Use of Affiliate Marketing/ THE ARTS

I have a new project to experiment with.
Pegalomania: Blue Piano
I am going to begin listing art related businesses that I have found to represent as an affiliate.

Just in case you like the blue piano, it also comes in vibrant yellow.  Prints $100.00
available here!

1) Learn Piano & Keyboards! (click link below)

2) Award winning music production software! (click link below)

3) Learn to quickly shoot video! (click link below)

Pegalomania: Vibrant Yellow Piano

4) Podcasting Pro Course! (click link below)

Any comments, purchase requests on prints or feedback welcome:
Email me at
Have a wonderful, productive, & creative workweek!

Sunday, October 22, 2017


COAT by Peggy Molloy (Pegalomania)

When I first began participating I was living in Boston, & someone suggested I send in some slides of my work to the American Crafts Council Fair Competition that would be held in the summer in New Paltz, NY.

I was as unsavvy as a business person could have been, but the talent was recognized & several fair goers told me to go to Henry Bendels on 57th in NYC. I took my paillette sequined sweater cardigans & did get an order for three. 

I rarely wore my coat, but when I did it always garnered attention. I was dancing then so I had a size 8 figure, which helps the coat hang well when worn.

One such outing, I was offered $3000. on the spot. I declined, but always thought if I were ever to sell my coat, that is where I would begin negotiations, now being 40 years later.

I have stored my coat in heavy plastic & I am thrilled to announce the coat is in fabulous condition. 
I did spray it with vinegar & water to freshen it up, & it has a new life. I will include more pictures.
If anyone is interested in purchasing this sample or having a commissioned coat made just for them, please email me:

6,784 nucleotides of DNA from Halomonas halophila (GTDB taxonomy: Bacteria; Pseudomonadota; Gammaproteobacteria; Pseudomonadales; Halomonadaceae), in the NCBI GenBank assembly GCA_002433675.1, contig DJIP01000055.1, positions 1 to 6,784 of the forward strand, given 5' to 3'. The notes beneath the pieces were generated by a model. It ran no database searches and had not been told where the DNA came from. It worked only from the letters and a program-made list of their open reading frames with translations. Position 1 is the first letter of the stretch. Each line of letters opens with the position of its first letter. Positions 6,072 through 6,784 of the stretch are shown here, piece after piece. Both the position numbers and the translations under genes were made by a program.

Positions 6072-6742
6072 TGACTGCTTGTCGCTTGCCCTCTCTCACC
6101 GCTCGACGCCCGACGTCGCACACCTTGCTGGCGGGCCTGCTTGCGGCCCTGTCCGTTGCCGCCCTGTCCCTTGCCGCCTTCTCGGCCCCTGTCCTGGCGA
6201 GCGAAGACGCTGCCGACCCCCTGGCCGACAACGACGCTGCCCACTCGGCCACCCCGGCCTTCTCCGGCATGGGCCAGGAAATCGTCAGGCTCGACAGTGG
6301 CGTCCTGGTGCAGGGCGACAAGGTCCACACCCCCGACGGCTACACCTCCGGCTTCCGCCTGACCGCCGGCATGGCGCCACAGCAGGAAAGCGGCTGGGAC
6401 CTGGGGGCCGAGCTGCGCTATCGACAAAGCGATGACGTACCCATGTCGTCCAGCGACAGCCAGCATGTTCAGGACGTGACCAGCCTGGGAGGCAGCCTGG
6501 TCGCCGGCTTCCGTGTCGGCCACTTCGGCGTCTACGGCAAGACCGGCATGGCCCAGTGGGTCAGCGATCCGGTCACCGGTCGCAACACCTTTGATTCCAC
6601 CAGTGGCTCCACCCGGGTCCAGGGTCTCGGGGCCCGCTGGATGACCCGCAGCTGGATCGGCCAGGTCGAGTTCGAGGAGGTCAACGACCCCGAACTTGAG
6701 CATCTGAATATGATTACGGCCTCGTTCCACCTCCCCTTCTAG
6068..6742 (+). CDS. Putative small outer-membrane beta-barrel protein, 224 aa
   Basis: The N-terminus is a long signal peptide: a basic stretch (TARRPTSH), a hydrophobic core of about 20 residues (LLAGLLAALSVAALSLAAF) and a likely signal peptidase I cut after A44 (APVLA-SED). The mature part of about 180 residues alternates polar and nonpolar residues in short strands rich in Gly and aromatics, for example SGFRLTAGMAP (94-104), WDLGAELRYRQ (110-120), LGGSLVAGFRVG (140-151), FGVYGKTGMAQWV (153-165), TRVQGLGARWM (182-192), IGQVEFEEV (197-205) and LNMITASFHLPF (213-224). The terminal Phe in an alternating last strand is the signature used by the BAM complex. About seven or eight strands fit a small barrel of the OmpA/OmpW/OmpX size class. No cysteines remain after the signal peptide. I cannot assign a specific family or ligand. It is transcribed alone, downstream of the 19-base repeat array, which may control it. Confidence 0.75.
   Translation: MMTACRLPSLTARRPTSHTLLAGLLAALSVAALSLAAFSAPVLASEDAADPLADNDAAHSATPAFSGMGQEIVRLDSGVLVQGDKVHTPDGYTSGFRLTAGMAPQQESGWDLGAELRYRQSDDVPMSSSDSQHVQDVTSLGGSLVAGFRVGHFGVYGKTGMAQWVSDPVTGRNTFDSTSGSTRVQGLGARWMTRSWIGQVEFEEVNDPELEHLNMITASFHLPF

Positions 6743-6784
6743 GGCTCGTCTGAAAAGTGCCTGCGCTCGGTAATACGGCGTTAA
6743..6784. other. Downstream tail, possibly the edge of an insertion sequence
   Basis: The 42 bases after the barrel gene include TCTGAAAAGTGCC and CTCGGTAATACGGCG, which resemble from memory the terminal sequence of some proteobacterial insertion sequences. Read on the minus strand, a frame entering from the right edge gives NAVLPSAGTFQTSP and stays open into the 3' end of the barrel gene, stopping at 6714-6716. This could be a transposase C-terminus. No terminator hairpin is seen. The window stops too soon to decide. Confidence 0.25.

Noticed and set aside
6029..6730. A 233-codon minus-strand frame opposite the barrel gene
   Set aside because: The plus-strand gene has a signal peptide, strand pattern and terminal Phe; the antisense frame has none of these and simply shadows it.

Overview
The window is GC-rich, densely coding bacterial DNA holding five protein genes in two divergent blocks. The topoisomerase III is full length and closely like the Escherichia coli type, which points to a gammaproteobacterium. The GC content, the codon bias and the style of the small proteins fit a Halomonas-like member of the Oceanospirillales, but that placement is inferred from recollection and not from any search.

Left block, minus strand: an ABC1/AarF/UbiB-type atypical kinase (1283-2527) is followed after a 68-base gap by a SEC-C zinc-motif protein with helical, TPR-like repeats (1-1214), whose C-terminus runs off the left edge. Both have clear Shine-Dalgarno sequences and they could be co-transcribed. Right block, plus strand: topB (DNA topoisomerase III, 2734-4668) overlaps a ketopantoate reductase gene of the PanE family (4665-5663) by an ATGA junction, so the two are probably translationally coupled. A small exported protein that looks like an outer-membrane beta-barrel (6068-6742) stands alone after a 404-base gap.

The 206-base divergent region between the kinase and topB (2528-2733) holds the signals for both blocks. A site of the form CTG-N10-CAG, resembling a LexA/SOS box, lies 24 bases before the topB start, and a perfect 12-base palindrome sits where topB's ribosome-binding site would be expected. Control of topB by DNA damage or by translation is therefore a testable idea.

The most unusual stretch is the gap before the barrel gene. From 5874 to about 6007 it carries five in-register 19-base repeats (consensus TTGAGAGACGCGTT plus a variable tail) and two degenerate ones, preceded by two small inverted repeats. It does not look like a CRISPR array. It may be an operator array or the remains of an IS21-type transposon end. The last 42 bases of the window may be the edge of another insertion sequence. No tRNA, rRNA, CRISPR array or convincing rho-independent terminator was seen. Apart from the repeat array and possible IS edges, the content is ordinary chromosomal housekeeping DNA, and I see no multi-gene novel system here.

It it pretty tough to get the rich & varied colors shown with anything other than 100% wool. I used wool embroidery thread, letting the patterns design them selves or "grow", on a pink cotton velveteen fabric. It is unbelievably rich looking.

Saturday, July 15, 2017

Ballerina KIMBERLY GRAVES-HAMM Now Coaches Ice Skating Competitors

Marco Berg & Kimberly Graves-Hamm
Decades ago, while performing in a touring company from San Francisco called "Ballet Celeste"...

 I met a young girl named Kimberly Graves. She was the lead in all the dances, had exquisite taste in clothes, & held an uncommon authority in her craft. No wonder then, that she soon went off to become a Soloist with the Royal Winnipeg Ballet

While in Winnipeg, she spent four seasons. Graves then moved to NYC where we once again became acquainted. She joined the METROPOLITAN OPERA BALLET where she was a Principal Dancer for 17 years. I looked her up recently now that we are both living in different parts of California, only to learn her vision & talent have extended to new horizons in ICE! To follow is an interview she graciously gave to me amidst her many professional obligations.

(Photo Above Right) Kimberly Graves-Hamm in Nashville, Tennessee, with talent Marco Berg, in costume for competition in the National Showcase Parade Champions, Silver Medalist 2016. The National Showcase is a competition in theatrical skating. It is sanctioned under the U.S. Figure Skating Rules 

MOLLOY: What triggered your decision to transfer your artistic skills & vision to ice-skating?

GRAVES-HAMM: After years of admiring Figure Skaters & watching the Olympics, I saw a need              for the artistic finish that a dancer has. The musicality & artistry was missing.

MOLLOY: Your protege' participated this year in Nashville with the National Showcase Parade                    Champions?

GRAVES-HAMM: I went with Competitor Marco Berg.

MOLLOY:  I wish you only the very best in your artistic endeavors. How would like to be contacted?

GRAVES: The best contact method would be to email:

Kimberly Graves-Hamm offers off-ice instruction that complements the on-ice activities of skating professionals. 

For dance enthusiasts please check out the website linked below Kimberly's photograph.


Link to voice lessons: <a href="" target="_top">Click Here!</a> Try it to become a triple threat!

Wednesday, April 26, 2017

Pegalomania Paper Dolls now available in one dozen lots!

Pegalomania Paper Dolls by Peggy Molloy
Dancer/ Designer Peggy Molloy
dba: Pegalomania 
proudly presents 34 designs to color & cut out for of all ages who need to relax & enjoy themselves while listening to ballet scores on the machine of your choice.

one dozen lots @ $6 per book 
= $72.00 ; plus shipping & handling = $7.00 Total  = $79.00

Just send your email for invoicing to THX!